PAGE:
Rain might have disrupted plans to visit the duck restaurant, but I can still show you the food court, the other main place we eat at and pack food back to the hotel whenever we visit. My cousin, Kelly, and his family, sometimes tag along and they enjoy dinners here too 🙂 What can I say? Singaporeans are born and bred foodies after all 😛
Dotted with stalls selling a variety of local seafood, meat and vegetable dishes, the food court is popular with tourists and locals alike. It can be hard to decide what to eat when there’re so many options available! Outdoor seating is especially pleasant in the evenings. The breezes are so strong that sometimes menus and paper plates, still stained with remnants of food and sauces, are sent flying.
The place is packed on weekend nights. During this visit, we managed to finish our shopping early and bagged a choice table in front of the large screen before hungry hordes arrived.
A must-try is the live mantis shrimp. According to a Hong Kong general manager of the now-defunct Noble House restaurant back in Singapore, Cantonese establishments serve the freshest live seafood steamed; only dead ones are deep fried to disguise the lack of freshness. Ever since then, I only ever order steamed seafood if stall or restaurant owners are Chinese.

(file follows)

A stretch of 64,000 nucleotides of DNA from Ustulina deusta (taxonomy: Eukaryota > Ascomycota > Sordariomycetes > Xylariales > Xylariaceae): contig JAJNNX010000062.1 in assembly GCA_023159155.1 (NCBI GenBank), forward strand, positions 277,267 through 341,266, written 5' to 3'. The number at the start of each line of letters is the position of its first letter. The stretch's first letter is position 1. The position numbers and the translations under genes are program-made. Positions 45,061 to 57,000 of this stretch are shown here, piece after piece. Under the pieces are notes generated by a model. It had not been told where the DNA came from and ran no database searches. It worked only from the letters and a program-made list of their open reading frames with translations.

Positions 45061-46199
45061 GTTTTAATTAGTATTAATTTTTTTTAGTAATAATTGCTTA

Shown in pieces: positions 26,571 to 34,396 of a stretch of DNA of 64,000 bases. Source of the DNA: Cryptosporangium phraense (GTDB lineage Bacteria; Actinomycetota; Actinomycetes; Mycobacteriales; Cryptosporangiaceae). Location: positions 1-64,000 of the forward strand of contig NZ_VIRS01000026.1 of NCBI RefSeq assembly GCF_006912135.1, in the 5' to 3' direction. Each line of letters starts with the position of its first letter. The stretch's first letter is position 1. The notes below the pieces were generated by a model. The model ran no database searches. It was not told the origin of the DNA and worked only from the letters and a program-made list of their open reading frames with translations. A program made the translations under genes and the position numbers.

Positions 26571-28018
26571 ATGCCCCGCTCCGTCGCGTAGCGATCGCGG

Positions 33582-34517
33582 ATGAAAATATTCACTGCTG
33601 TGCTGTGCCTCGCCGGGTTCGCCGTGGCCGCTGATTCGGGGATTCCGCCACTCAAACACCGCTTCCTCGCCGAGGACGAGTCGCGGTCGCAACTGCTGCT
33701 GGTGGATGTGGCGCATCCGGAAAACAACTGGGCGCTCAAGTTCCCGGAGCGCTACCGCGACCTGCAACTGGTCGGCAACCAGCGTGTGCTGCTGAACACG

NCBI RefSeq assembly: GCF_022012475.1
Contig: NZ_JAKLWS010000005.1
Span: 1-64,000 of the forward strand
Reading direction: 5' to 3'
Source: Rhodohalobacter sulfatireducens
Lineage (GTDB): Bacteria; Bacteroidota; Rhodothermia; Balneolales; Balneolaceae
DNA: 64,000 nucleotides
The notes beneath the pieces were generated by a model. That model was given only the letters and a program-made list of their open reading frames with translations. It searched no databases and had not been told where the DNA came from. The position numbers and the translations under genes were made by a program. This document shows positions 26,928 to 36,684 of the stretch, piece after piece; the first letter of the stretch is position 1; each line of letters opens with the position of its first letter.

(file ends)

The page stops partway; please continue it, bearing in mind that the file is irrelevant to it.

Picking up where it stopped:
Mantis shrimps have a naturally sweet taste and the clear briny broth with egg white, julienned ginger and carrot is fantastic spooned over white rice. We weren’t too happy with stall owners who fleeced us when we ordered some fries. $3.50 is too much to pay for a small plate of them when the potatoes aren’t as nice as MacDonald’s once they’re cold. You’re better off ordering fries at your hotel. Don’t say you weren’t warned 😛
Dinner on our first night was excellent. The stall was generous with the chopped dried shrimp which they used to cook our sambal okra. It is perfect with white rice. Eat it alone and your mouth is on fire after a few mouthfuls. Beer lovers like us will like the omelette with shrimps, onions and slices of chilli, drenched in brown gravy.
Fried fish and roasted chicken for lunch on day 2 were poor substitutes for what we could’ve had at the duck restaurant, but I’m just happy that we didn’t need to go hungry.
I hardly look out of hotel windows, but hubster beckoned just before the downpours started on day 2. Swollen dark clouds made Batam look gloomy yet so beautiful at the same time. I couldn’t resist capturing it for posterity.